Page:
The environment for modern careers has changed dramatically over the past few decades.
Many describe the current environment as volatile, uncertain, complex, and ambiguous (VUCA). In this VUCA environment, organisations assume little or no responsibility for helping to manage employees’ careers. Meanwhile, professionals increasingly approach career planning from a total life perspective, putting emphasis on flexibility and personal development to remain both competitive and sane.
Often, the critical difference between successful and unsuccessful careers in the new work environment comes down to intentional, active, and effective career management. Your career is your responsibility, and it is up to you to take advantage of your opportunities and circumstances to further your career. A new guide from CFA Institute, Career Success: Navigating the New Work Environment, provides a practical model of career management designed to maximise passion for your work and minimise dissatisfaction in your career.
At its core, career management is a process by which you can (1) analyse and solve a career problem at a given point in time and (2) set goals and priorities for the future. It is a combination of problem solving, decision making, and planning.
Career problem solving follows a structured approach:
Likewise, when you are planning your career, you should
The decision-making and career-planning processes are useful in addressing specific challenges that may occur during your career and forming appropriate strategies to help you achieve your career goals. Throughout your career, situations and circumstances will change. Your personality will evolve. You will acquire new skills, qualities, and talents.
As you plan and advance your career, a practical and dynamic career management model can be used to help you achieve compatibility, or ‘fit’, between you and your work environment.
1. Developing self-awareness: Explore and understand who you are as a person, what motivates you, what values drive your day-to-day conduct, what skills you possess as strengths, and what other lifestyle preferences you have.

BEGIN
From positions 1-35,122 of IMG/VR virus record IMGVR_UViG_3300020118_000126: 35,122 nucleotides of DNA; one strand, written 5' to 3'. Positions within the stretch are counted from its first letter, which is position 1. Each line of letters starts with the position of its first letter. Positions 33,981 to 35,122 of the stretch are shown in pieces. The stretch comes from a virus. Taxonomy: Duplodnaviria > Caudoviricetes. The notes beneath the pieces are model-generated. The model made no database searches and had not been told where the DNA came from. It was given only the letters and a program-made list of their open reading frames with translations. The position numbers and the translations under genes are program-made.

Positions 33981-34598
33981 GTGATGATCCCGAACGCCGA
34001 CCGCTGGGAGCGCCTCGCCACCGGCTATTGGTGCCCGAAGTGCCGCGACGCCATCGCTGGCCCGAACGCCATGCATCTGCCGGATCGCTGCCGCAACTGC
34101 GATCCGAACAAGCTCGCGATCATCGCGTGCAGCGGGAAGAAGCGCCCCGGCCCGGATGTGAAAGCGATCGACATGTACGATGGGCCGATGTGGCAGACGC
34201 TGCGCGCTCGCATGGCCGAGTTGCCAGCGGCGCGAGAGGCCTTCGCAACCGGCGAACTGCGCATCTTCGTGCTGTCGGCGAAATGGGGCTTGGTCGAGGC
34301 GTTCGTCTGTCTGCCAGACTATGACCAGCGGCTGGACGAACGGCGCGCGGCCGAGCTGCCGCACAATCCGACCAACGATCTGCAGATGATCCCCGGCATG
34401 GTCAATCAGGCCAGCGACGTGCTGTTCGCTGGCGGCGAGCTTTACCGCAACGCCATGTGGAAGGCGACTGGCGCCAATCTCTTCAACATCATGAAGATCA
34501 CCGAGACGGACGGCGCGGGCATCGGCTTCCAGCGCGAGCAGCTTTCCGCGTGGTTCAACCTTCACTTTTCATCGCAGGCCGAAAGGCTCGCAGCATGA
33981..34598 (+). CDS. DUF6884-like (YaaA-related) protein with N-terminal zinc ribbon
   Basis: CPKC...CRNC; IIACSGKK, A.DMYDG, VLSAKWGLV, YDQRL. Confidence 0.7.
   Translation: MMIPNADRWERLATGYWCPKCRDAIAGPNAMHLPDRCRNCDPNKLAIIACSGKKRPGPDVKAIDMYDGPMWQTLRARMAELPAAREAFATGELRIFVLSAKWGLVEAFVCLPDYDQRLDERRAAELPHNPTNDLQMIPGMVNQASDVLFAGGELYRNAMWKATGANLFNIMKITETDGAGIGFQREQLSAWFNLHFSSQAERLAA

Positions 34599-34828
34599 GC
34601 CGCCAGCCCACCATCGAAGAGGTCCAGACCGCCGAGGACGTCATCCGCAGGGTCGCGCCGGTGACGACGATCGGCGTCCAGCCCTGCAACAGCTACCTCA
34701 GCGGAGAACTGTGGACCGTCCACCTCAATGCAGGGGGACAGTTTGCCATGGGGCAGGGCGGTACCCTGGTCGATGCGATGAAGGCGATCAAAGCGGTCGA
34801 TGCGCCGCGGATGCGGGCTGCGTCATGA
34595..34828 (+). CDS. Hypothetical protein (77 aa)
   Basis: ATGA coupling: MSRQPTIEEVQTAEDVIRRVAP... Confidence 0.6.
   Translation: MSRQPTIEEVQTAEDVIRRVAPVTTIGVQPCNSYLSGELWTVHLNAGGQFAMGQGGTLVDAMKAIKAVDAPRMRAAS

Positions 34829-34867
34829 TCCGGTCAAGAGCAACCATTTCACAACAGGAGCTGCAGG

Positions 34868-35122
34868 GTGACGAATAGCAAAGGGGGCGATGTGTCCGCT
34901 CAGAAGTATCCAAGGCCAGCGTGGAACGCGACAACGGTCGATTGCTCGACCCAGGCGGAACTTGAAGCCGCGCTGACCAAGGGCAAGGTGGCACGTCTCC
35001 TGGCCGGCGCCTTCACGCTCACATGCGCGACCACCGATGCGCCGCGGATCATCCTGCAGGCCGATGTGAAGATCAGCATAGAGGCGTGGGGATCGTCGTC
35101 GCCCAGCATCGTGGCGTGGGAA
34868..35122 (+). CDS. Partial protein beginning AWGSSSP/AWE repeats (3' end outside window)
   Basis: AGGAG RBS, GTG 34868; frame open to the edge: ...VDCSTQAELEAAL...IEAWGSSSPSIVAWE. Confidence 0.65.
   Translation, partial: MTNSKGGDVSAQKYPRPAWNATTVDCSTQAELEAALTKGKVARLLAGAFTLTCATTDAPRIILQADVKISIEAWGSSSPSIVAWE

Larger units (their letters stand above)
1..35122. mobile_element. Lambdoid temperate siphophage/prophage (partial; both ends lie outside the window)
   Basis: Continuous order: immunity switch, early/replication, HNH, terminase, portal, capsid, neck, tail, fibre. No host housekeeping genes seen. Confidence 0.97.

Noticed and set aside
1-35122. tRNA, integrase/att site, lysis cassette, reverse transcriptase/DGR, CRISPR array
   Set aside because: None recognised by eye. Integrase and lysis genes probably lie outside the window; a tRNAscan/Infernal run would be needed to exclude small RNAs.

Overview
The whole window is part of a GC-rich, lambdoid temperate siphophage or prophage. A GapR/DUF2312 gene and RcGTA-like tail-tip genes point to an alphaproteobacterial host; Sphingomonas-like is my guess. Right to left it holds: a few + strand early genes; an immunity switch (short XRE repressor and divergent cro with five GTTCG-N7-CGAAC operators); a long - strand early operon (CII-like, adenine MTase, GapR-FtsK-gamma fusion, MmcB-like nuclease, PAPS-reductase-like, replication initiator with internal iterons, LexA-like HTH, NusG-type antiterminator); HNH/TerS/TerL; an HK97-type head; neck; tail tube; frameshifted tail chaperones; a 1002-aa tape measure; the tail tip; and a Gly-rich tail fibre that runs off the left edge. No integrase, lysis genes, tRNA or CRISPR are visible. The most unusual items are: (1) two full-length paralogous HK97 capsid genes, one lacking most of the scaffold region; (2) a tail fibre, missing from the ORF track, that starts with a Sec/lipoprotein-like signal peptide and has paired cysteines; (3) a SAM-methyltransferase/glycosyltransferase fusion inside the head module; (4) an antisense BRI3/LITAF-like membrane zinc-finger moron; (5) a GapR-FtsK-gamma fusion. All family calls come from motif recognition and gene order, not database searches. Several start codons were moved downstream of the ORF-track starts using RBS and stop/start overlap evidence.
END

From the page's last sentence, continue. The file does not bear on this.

Self-awareness helps you identify what motivates you in terms of career objectives and provides clarity on how you define success for yourself. People with a strong degree of self-awareness are better able to express clearly the value they can offer an organisation as an employee and leader.
2. Identifying your ideal work environment: Under what conditions are you most suited to thrive? This step helps you develop a better awareness of your preferences and suitability for a given work culture, including occupational choices, job opportunities, corporate cultures of potential employers, and management styles of prospective leaders.
Management styles of prospective managers should not be underestimated. It’s been said that employees don’t leave companies; they leave managers. Often, a disproportionate amount of satisfaction or dissatisfaction with your role comes from the relationship you have with your manager.
3. Making decisions and planning and assessing your career: Use compatibility, or fit, from the prior steps to make decisions in your career, set realistic goals for the future, and develop implementation strategies.
The fundamental principle of compatibility should guide your decision making throughout your career. Compatibility refers to a fit between individuals and their work environments. It may seem obvious that we would strive for fit in our careers; however, examples of ‘misfit’ abound for many and contribute greatly to career dissatisfaction.
4. Measuring your impact: Proactively seek feedback on your performance from peers, leaders, and clients and monitor your progress over time.
It is important to reevaluate your efforts as your career progresses. The ultimate objective of career planning is to consistently enhance your employability and implement strategies so that you have impact at every stage of your career. The CFA Institute guide to Career Success: Navigating the New Work Environment, offers scenarios and activities to help you assess your own career goals, plus insights from investment luminaries such as Warren Buffet.
In the new work environment, defining and managing your career is your responsibility. Understanding yourself and your environment forms the cornerstone of effective career management and compatibility.
In other words, choose:
The career management model suggests that even in the increasingly VUCA environment modern professionals find themselves in, building a career and doing work that is enjoyable, creates value, and affects others in a positive manner can be perfectly synonymous.
Khalid (Kal) Ghayur, CFA, FSIP, is the head of ActiveBeta Equity business within Goldman Sachs Asset Management's (GSAM) Advanced Beta Strategies platform.
Dwight D. Churchill, CFA, is a member of the Affiliated Managers Group Board of Directors and a member of the SSgA SPDR ETF mutual fund Board of Trustees.